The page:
6 Roman amphitheatre

Roman amphitheatre
Roman amphitheatre
 

The Roman amphitheatre, long buried beneath Piazza Sant’Oronzo, was discovered in 1929 and has since been partially excavated. More of it remains buried under adjacent buildings, but the seating and part of the floor that have been exposed are now open and used for performances and concerts. The theater was built in the second century AD and held more than 25,000 spectators. Discovered during the excavations are marble statues that once decorated the podium, columns, arches and marble mosaic floors. Larger pieces are on site and smaller finds are displayed in the Museo Storico della Città di Lecce in the former convent of Santa Chiara on Via degli Ammirati, not far from Piazza del Duomo.

Address: Piazza Sant’Oronzo, Lecce

7 Castle

Castle
Castle
 

Southeast of Piazza Sant’Oronzo is the Castello, built by Charles V in 1539-48, on a trapezoid plan. It was used as a fortress for military activities, but part of it was also used as a theater. Today it continues in a cultural role with its beautiful interior spaces with carved capitals and stained glass windows used as an exhibition space. On the ground floor is the fascinating Museum Papier-maché(Museo della Cartapesta) which explores a vessel for which Lecce is known. Developed in Puglia in the 17th century, the art was especially popular for decorating churches; you can see many papier-mache statues and ceiling decorations today, and you can also see shops and studios in Lecce where the craft is still practiced.

Address: Viale 25 July, Lecce

8 St. Matthew

St. Matthew
St. Matthew
 

The Church of San Matteo was built in 1667, following the Baroque style popular in Italy at the time, but its exterior was different from others, with a deeply curved facade flanked by two columns. One remains unfinished, creating a local legend about the devil intervening before the sculptor could complete it. The interior has a single elliptical nave surrounded by chapels separated by statues of the 12 apostles. The fifth chapel on the left has a remarkable 17th century Venetian statue of the Pieta in polychrome wood and the third, a papier-mache statue. The vaulted ceiling is painted and the main altar is impressively decorated.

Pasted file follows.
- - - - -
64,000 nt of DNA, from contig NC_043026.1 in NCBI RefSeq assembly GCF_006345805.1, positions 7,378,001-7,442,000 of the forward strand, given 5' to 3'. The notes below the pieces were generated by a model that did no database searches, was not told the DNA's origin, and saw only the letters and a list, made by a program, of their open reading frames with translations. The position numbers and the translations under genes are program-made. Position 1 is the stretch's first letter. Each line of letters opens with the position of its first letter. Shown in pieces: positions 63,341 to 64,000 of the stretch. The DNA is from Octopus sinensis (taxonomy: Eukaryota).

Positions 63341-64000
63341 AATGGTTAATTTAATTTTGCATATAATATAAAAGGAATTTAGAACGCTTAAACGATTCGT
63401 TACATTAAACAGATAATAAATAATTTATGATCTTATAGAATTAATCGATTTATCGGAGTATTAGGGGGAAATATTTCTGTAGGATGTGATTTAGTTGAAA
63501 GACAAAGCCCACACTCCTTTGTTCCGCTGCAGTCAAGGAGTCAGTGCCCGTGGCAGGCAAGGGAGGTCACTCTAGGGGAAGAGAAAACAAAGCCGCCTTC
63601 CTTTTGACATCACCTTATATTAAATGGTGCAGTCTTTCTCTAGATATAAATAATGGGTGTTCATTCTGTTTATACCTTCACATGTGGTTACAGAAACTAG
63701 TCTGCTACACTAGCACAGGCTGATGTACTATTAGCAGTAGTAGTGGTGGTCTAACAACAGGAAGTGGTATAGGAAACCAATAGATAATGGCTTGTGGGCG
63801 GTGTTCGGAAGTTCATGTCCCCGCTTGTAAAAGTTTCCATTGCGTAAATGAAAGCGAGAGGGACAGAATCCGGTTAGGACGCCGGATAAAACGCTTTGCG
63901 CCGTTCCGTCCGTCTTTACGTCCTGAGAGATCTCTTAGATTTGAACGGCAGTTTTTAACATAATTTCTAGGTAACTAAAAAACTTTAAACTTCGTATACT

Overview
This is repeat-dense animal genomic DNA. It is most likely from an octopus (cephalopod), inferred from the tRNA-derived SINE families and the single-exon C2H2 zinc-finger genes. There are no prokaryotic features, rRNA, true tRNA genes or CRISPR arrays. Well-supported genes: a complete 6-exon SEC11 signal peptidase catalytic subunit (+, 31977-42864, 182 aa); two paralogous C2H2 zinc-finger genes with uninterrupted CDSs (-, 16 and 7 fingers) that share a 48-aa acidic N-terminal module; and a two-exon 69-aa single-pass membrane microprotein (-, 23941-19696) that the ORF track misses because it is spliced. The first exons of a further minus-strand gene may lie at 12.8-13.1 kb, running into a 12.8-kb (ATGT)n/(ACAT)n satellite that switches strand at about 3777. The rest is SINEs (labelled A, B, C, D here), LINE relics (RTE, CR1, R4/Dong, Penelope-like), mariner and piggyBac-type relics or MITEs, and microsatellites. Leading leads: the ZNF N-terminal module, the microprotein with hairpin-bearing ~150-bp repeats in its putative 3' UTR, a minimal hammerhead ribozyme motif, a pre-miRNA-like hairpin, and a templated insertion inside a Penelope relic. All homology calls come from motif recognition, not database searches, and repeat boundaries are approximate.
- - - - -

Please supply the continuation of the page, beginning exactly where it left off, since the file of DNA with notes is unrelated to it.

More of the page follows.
Address: Via dei Perroni, Lecce

9 Otranto

Otranto
Otranto
 

On the coast just south of Lecce, the fishing village of Otranto lies on a beautiful bay. A port called Hydrus in ancient times, Otranto was destroyed by the Turks in 1480. The present castello was built in 1495-98 after the attack. From here you have a beautiful view over the Strait of Otranto to the mountains of Albania. The Cathedral of Santissima Annunziata , begun in 1080, contains ancient columns with 12th-century capitals, a five-aisled crypt, and a unique 12th-century mosaic floor. Very well preserved, it shows the months of the year and heroic subjects. In a side street in the upper part of town is the small church of San Pietro, from the 10th and 11th centuries with a Byzantine dome and frescoes depicting the saints and scenes from the life of Christ.

10 Gallipoli

Gallipoli
Gallipoli
 

The small port of Gallipoli enjoys a picturesque location on a rocky island in the Golfo di Taranto and is connected by a bridge to its modern suburb on the mainland. On the east side of the bridge is a fountain thought to be of Greek origin, which was built here in 1560. The old fishing port is near the fountain. Beyond the bridge is the castello , built in the 14th century and rebuilt in the 16th century. It still retains its four corner towers and its halls are used for exhibitions and cultural events. The old town is a warren of narrow, winding streets and alleyways dating back to Moorish rule in the 900s, and in the center of it you’ll find the Cathedral of St Agata. Begun in 1629, it is in the Baroque architectural style and has beautiful choir stalls and a polychrome marble high altar. The Municipal Museum has curiously sorted collections that include everything from marine life to musical instruments, along with a rare sarcophagus from the Messapic era, around the 8th century BC.

Read also:

Lecce in Italy: sights and tips for the baroque city

Salento: sights and tips for Puglia’s spectacular peninsula